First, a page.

The trend to lighter viscosity can also be seen in the North American heavy-duty diesel (HDD) market. The desire for fuel economy here is driven both by end user demand for lower operating costs and by greenhouse gas legislation. To meet these requirements OEMs have introduced new hardware and begun to look at lower viscosity lubricants.
This means monogrades have almost completely disappeared from the market. And, although SAE 15W-40 will remain the mainstay grade for the foreseeable future, sales of SAE 10W-30 have doubled in the past five years.
Now that PC-11 has been approved, with a first license date of December 1 2016, we can expect this trend to continue and possibly accelerate in the near term. Looking further ahead, although it is likely that we will see more uptake of low viscosity oils in HDD applications, limited back serviceability may impact the uptake of the new lower viscosity API FA-4 oils.
Asia HDD market slow uptake of lower viscosity
In Asia, we see a similar highly fragmented picture in the commercial vehicle market as reported for consumer vehicles. Here, as in North America, SAE 15W-40 is the mainstay grade in these applications. However, the uptake of lower viscosity grades is much slower. In the coming years, whilst the use of monogrades will decrease slightly we do not expect there to be any significant growth in the use of SAE 10W-30 or lighter grades.
Impact on base stocks
As the value of improving fuel economy to reduce CO2 emissions and running costs becomes increasingly important, a continued move to lower viscosity lubricants seems inevitable. To produce these products, the need for high quality.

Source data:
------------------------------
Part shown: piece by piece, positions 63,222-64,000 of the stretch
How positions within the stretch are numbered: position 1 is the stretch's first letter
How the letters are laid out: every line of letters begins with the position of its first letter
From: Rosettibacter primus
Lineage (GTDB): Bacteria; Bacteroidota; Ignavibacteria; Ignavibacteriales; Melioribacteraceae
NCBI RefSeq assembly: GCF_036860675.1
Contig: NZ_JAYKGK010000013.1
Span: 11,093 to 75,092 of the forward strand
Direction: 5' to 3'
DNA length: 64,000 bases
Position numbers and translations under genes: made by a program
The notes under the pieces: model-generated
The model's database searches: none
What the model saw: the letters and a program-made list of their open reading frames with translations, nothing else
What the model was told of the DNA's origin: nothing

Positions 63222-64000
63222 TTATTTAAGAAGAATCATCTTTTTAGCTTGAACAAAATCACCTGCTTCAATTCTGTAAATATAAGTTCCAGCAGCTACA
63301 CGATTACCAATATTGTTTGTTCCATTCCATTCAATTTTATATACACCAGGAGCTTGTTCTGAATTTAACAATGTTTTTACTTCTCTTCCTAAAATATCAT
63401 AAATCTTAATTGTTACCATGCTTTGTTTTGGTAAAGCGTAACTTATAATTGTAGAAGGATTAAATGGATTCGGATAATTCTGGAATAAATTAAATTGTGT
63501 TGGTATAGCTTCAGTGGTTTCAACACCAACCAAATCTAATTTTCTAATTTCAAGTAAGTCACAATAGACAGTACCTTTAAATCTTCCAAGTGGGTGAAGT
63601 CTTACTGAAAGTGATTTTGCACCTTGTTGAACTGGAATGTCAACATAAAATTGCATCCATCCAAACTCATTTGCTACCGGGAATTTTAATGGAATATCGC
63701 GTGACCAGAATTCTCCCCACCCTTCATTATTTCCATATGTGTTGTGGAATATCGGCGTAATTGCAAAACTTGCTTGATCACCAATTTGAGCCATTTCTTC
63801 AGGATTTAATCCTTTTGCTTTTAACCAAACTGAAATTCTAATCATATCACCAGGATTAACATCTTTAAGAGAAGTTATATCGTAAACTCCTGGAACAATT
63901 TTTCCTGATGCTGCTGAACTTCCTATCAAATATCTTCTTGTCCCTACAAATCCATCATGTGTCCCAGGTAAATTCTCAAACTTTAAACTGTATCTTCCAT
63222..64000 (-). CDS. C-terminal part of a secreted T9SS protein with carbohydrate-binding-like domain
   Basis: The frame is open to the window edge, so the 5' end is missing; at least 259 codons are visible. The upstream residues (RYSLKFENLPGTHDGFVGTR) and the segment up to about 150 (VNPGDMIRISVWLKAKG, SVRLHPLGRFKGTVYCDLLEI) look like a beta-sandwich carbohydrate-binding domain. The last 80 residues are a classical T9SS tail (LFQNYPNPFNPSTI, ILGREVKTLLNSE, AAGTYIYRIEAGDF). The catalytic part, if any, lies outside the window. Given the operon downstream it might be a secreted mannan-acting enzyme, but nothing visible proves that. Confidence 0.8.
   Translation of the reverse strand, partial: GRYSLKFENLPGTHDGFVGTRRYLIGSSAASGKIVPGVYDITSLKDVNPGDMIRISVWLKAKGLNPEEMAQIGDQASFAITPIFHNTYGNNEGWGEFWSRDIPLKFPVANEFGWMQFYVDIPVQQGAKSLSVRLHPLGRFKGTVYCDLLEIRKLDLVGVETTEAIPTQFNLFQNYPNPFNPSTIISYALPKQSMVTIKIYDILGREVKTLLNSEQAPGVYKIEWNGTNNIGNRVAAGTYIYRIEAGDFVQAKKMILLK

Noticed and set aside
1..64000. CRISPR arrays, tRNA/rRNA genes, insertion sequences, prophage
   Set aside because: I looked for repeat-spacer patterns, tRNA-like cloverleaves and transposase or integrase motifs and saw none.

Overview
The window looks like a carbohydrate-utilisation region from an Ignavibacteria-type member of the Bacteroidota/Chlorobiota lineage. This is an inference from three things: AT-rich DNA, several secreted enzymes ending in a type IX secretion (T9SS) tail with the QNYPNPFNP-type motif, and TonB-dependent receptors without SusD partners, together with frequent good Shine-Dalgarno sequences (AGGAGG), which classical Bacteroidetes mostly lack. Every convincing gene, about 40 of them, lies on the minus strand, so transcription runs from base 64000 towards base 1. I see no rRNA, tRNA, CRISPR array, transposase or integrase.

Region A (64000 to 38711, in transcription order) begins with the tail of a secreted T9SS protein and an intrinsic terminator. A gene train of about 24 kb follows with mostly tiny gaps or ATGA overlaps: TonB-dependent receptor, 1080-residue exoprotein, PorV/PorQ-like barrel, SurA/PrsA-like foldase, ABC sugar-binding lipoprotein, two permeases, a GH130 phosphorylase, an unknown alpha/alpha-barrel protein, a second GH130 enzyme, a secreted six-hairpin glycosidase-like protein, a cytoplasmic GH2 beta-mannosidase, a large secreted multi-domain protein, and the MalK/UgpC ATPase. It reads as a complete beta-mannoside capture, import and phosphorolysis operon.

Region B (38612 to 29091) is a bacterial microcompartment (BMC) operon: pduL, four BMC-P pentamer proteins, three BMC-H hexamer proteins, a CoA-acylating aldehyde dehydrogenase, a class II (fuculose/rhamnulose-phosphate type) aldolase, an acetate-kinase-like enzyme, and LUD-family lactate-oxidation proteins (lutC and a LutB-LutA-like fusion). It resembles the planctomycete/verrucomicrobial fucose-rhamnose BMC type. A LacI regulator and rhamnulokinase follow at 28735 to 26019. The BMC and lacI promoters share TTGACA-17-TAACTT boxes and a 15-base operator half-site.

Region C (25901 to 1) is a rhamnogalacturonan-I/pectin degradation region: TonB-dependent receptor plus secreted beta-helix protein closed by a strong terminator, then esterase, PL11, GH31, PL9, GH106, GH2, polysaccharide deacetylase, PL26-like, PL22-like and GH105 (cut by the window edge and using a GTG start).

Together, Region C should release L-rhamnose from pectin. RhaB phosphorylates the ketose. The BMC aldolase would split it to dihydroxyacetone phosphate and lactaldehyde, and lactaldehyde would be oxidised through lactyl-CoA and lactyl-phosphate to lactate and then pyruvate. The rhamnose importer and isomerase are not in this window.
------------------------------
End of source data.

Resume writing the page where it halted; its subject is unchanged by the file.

base stocks with lower viscosity, higher viscosity index (VI) and lower volatility will increase. This means the pace at which the markets move to lower viscosity lubricants will be influenced by the availability and cost of high quality base stocks.
Right now the Group III market is long. Capacity from the Repsol-SK Cartagena refinery is already on stream and new capacity from Takreer’s refinery in Abu Dhabi is expected this year. This, combined with future volumes from Russia and North America, means there should be plenty available to meet the anticipated demand for premium products.
Current Group III should be fit for purpose to formulate SAE 0W-16 and 0W-20 viscosity grades with volatility performance in line with general industry specifications. In addition, unmet demand capacity for Group III offers base oil suppliers an opportunity to consider manufacturing Group III+, where economically viable, in order to differentiate themselves even further.
However, the introduction of ultra low viscosity oils or lubricants with tighter volatility requirements will require very high VI or low viscosity PAO base stocks to maintain performance. Currently it is not clear if there will be enough of these products to meet demand, which could increase investment challenges for all stakeholders.
We can expect regional quality demands to drive an increase in the global movement of high quality base stocks.
But, this is a very complex area, and the rate of growth of high quality base stock demand is inexorably linked to the change in the vehicle population. While new cars, with high specification lubricants, will replace older cars using lower specification lubricants, this will be a slow process. This is particularly true as the average car life in North America today is 12 to 15 years - even longer in some of the emerging countries - which means we do not expect to see a rapid change. All this uncertainty means the growth of these low viscosity grades and their impact on base stock demand over the next decade is very hard to predict.